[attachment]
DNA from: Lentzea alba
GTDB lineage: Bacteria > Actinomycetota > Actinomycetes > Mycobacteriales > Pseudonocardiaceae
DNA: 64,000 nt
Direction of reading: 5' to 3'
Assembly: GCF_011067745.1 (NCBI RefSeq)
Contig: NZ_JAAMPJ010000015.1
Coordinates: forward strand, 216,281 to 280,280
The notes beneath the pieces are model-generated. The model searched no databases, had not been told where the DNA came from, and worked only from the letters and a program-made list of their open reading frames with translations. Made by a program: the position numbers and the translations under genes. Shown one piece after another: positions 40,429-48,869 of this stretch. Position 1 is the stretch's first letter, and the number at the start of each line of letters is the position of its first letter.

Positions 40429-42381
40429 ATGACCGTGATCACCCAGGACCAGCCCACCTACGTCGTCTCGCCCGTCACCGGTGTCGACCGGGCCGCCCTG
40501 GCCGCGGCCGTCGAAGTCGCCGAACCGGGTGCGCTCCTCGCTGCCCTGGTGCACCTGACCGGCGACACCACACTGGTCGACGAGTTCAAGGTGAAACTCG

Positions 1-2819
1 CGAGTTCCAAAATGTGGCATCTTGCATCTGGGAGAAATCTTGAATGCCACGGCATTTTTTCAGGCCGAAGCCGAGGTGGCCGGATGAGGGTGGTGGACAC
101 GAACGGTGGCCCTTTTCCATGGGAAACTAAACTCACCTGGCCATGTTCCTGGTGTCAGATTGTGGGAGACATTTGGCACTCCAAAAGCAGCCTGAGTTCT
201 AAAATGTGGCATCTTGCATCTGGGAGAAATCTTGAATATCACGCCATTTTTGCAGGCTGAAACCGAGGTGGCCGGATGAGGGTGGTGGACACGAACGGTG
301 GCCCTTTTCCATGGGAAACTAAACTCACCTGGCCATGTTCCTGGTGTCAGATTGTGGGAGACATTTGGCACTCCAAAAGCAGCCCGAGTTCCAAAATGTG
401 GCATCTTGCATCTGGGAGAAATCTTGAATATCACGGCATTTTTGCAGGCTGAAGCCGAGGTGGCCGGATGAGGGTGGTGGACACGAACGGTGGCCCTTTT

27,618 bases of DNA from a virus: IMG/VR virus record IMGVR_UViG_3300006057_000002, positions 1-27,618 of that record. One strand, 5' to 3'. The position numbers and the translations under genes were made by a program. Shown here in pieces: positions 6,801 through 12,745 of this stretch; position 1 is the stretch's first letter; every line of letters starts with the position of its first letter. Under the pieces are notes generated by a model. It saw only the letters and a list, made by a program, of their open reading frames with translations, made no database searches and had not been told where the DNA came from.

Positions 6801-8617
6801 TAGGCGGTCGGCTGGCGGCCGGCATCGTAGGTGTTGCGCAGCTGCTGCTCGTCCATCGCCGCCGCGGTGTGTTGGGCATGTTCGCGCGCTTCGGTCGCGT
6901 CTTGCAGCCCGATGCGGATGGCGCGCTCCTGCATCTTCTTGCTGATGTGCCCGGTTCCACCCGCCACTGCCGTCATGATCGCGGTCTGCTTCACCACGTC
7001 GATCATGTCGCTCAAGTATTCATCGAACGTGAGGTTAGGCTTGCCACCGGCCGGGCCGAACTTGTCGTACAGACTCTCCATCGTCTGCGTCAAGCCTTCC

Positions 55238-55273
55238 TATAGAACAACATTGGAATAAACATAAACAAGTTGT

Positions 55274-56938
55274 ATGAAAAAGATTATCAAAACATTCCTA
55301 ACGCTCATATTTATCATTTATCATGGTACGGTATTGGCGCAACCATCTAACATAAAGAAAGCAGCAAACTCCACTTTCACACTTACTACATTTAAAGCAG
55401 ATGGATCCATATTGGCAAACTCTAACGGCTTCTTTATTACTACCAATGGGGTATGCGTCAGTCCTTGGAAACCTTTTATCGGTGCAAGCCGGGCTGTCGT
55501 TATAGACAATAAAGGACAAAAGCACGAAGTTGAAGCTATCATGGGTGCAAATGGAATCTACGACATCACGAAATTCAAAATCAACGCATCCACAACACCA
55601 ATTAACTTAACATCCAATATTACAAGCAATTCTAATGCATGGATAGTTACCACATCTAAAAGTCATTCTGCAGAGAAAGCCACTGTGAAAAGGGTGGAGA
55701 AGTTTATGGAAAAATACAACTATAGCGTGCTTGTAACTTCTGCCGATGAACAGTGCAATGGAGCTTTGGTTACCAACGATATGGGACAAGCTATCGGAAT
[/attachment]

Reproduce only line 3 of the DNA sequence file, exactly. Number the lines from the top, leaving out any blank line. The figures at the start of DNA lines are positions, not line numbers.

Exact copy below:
DNA: 64,000 nt